Whether you’re a professional photographer, an amateur photojournalist, or a tourist with an iphone, we take so many pictures while on vacation because we want to be able to relive the best moments of our trip.
At the end of a vacation, you’ve taken a handful of postcard-worthy photographs, but the photos in your album look the same as images found in a Google search. After spending so much time with a camera in hand, the amazing sights, sounds, and smells of your trip weren’t captured at all. The photos you took were nice to look through once, but after that, they’re history.
With a little planning and creative thinking, you can take your vacation photos to the next level and be proud to look through a collection of unique vacation memories for years to come. With a flip through your album, you’ll be back on that incredible mountaintop watching the sun rise over the snowy peaks. It’ll be like you never even left.
(If you’re an iPhone photographer, you can skip down to the second point, because there’s so camera lighter than a phone!)
Amazing travel photography begins before you press the shutter, before you board a plane, and even before you pack your suitcase. It starts with imagining the photographs you want to take while on your trip.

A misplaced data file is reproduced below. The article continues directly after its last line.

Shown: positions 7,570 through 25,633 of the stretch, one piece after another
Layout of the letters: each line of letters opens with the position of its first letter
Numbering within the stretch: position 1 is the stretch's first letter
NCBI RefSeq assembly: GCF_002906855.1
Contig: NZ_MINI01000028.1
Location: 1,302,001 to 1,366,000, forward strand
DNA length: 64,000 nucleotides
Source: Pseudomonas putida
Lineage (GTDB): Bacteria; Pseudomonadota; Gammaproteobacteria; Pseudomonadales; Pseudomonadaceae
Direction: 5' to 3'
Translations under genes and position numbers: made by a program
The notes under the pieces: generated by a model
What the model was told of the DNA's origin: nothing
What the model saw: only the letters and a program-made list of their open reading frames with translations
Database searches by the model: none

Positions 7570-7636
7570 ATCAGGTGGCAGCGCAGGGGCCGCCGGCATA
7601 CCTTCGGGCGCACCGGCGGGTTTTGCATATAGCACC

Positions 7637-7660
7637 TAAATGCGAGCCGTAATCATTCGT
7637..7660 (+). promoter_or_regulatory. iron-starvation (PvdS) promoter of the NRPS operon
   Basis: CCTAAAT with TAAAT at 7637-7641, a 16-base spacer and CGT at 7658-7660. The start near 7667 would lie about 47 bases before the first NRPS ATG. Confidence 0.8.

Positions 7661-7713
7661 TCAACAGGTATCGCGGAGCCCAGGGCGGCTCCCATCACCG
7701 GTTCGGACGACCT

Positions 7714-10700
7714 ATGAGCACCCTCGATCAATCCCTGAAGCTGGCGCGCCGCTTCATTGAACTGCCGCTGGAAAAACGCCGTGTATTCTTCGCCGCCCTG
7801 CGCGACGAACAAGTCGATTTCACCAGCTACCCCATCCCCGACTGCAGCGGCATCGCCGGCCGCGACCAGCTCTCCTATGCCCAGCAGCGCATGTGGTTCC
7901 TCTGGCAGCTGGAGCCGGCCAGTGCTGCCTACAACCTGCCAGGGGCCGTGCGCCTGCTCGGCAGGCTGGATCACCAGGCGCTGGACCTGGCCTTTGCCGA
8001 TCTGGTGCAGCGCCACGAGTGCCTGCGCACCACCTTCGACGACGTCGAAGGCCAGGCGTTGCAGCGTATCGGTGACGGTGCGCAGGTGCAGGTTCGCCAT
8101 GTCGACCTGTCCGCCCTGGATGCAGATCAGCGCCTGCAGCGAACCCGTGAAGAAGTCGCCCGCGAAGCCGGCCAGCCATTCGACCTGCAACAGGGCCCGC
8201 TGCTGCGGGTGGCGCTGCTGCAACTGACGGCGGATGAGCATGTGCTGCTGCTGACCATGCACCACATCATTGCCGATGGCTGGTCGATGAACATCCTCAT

Think about the places you will visit and the camera equipment that will best suit your needs in those locations, making sure not to pack more than the necessities. If you plan to climb a mountain, a wide angle lens is a must. If you will tour the streets of a new city, a versatile zoom lens may be the perfect way to capture both nearby details and far away landscapes without having to swap lenses too often.
Consider the weight and size of your equipment. Carrying multiple bags of heavy equipment can distract from your photography and from enjoying your vacation, so limit yourself to one bag of essential equipment
If traveling to areas where theft may be an issue, leave your large DSLR at home and bring a compact camera or low profile mirrorless camera instead.